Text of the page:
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Three Men Questioned Over Terrorist Concerns in Florida

Aired September 13, 2002 - 14:00   ET


KYRA PHILLIPS, CNN ANCHOR: A stretch of the South Florida highway, also known as Alligator Alley, remains the scene of intense scrutiny this hour. As you know, if you have been watching us today, three men are being questioned over terrorism concerns.
CNN's Mark Potter joins us now live from the scene to bring us up to date -- Mark.

MARK POTTER, CNN CORRESPONDENT: Hi, Kyra. We are alongside I-75 where the search that has been going on for hours continues. To bring you up to speed, there are two cars that authorities have been going through. The first car was cleared. The authorities say that they went through it and they found nothing at all to suggest any sort of explosive device. They used a robot device to pull items out of the car. A bombs technician went in and pulled the rest out that a robot couldn't get. They went through it all, and they said that that car was clear. There was no evidence whatsoever, and so the car was moved off to the side so that they could concentrate on the second car.

That's where they are right now. They are working on that second car. They have been at it for some time now. And we don't know how long this is going to take. We have been given estimates anywhere from an hour to several hours. But what we do know is that until they clear the second car, this highway, this stretch of highway will remain closed, as it has been closed all day today.

As for the three men, they are still being held here at the scene. They are described as detainees. They have not been arrested. They are not being called suspects. Officials who spoke to us a short while ago said that they are being treated well, that they are being held in a van in air conditioning and that they that are being fed, and everyone here is just waiting to see what the officials can come up with as they continue the search of the second car.

We are told that the procedure there is they will use the robot to pull what it can out, just like they did with the first car. The technician will pull out the rest, and then a supervisor will oversee the materials that come out. He will look and see what he can set aside, visually, what he can clear visually, and then they'll bring in an X-ray device to look at rest of the material, and also they have a machine that was brought in from the FBI to check for any sort of radiation.

That process, we're told, is still under way, and as soon as we get word that the second car has been cleared or that anything has been found, we will let you know. But the mood here, it seems, looking at the law enforcement officials is that they do not -- they are not acting as if they are expecting anything to happen. They are very close in on the car. If they expected an explosion, of course most would be far away. We would be moved back. And so that's the situation right now. It is developing, but it looks like we are heading toward clearance of the second car, but that hasn't happened yet. Back to you, Kyra.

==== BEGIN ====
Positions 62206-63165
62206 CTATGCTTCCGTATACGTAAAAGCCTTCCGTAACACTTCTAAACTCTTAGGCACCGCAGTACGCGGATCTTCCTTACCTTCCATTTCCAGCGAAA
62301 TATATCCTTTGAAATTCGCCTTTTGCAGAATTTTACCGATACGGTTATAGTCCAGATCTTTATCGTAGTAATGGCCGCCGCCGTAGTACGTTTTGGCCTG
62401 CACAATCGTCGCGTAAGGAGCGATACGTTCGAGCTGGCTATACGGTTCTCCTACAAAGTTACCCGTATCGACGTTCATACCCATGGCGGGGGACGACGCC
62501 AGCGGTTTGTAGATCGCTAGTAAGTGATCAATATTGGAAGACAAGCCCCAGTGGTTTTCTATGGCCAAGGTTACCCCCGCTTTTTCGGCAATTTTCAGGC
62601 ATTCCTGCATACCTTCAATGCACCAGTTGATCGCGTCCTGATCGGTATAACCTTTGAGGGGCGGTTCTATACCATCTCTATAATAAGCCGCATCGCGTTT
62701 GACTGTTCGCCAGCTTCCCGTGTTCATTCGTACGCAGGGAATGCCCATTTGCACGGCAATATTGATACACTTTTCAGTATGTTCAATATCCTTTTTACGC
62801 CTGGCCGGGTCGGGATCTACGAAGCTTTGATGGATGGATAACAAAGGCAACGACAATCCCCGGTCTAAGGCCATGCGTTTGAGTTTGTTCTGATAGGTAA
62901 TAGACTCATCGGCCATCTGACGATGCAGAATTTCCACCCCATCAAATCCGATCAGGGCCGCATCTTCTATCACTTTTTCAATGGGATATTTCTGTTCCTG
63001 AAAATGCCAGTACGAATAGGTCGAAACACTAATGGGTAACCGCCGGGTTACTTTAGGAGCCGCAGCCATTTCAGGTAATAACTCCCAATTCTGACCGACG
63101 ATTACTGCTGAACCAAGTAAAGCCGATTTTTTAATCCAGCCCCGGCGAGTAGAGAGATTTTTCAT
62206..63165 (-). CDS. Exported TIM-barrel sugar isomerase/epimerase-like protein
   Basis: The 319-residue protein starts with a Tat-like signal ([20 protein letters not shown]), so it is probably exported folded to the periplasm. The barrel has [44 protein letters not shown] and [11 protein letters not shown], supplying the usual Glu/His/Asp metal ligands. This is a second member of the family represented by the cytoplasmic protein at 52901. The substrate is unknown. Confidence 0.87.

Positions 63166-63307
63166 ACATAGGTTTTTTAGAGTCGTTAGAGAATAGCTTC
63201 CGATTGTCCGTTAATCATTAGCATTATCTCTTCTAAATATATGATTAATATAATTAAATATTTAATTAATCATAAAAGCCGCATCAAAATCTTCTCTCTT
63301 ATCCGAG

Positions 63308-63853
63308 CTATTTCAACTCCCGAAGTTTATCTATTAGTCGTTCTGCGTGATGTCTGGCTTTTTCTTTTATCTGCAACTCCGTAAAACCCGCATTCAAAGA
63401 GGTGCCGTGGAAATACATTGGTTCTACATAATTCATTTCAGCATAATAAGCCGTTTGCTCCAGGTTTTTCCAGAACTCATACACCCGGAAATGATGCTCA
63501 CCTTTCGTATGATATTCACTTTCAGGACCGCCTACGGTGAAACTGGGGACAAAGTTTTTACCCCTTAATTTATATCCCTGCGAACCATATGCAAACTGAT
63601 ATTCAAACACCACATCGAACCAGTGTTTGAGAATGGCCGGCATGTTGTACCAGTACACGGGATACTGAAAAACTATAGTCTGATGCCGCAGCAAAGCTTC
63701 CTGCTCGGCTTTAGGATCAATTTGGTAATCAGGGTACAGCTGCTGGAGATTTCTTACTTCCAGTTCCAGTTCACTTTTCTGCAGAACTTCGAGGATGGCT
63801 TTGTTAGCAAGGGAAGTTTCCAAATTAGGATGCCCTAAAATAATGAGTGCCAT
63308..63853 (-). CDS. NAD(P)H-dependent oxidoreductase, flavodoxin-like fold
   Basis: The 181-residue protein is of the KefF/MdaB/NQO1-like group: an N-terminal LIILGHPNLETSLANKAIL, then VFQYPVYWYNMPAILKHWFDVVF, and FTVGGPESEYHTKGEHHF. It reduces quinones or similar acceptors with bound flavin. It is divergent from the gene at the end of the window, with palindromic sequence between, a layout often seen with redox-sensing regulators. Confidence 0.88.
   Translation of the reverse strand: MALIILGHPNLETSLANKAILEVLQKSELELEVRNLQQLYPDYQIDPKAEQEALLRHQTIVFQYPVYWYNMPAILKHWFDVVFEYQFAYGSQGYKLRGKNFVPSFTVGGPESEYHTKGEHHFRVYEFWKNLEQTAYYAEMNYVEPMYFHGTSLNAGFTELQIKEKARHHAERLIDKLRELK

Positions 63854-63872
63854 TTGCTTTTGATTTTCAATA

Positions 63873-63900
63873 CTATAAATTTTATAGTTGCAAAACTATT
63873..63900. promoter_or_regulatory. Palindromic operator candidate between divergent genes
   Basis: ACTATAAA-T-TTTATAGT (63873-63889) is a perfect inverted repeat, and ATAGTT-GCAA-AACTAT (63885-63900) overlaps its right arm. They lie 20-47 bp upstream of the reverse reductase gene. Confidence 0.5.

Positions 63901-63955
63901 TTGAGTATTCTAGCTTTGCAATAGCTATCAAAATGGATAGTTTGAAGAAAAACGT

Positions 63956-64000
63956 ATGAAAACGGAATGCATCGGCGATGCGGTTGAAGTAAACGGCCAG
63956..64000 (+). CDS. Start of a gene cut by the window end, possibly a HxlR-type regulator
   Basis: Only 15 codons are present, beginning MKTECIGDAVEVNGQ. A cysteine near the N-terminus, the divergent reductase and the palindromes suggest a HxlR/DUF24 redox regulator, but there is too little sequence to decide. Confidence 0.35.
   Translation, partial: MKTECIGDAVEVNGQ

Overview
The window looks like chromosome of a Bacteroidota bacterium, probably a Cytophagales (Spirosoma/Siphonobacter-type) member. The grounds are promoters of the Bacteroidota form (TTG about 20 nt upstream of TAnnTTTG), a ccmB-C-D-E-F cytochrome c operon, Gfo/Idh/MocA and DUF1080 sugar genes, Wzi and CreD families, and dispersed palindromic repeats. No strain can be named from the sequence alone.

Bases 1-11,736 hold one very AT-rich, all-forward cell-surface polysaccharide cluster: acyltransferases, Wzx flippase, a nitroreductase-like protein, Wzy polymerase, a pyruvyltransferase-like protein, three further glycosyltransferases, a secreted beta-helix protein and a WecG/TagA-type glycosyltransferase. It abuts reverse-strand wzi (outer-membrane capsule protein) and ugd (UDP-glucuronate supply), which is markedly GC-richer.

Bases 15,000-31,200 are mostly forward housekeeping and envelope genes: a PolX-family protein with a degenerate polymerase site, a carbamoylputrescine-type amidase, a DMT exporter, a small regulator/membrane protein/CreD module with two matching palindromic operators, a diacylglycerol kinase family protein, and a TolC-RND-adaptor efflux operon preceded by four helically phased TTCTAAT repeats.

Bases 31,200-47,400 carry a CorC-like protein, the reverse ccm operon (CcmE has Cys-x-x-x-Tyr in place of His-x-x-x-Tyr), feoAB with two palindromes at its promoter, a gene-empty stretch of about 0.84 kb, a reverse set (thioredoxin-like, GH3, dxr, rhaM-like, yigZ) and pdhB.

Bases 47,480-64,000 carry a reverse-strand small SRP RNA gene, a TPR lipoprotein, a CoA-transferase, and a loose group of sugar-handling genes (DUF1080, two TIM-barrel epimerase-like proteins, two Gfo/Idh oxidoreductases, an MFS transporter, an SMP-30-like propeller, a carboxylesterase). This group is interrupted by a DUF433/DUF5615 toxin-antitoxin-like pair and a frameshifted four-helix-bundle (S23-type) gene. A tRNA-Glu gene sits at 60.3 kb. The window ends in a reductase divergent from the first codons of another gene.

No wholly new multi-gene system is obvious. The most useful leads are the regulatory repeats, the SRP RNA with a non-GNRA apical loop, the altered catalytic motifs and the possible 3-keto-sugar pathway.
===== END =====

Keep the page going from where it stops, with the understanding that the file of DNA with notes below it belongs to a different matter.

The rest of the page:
PHILLIPS: Mark Potter, thanks so much.

Well, as you've been hearing, a Georgia woman alerted police when she says she overheard men discussing some kind of action. She was in a restaurant and said the men said, quote, "they think they were sad on 9-11; wait until 9-13." Here's more of what Eunice Stone says she heard.


EUNICE STONE, WITNESS: So they said they had attended a party in Chicago the night before and that they needed to quit stopping, because they were five hours late. And then I just naturally, my curiosity -- I just kept listening, and something else was said, they were kind of huddled together there over the booth talking,. And then one guy said, "do you think that will bring it down?" And I looked at my son and we were just looking at each other, and he said, well, if that don't bring it down, I have contacts, I'll get enough to bring it down. And to me, that meant they were planning to blow up something.


PHILLIPS: Police are being very careful not to call the three men in question here suspects, but who are they? CNN justice correspondent Kelli Arena has been doing some digging. She joins us live again -- once again, from Washington -- Kelli.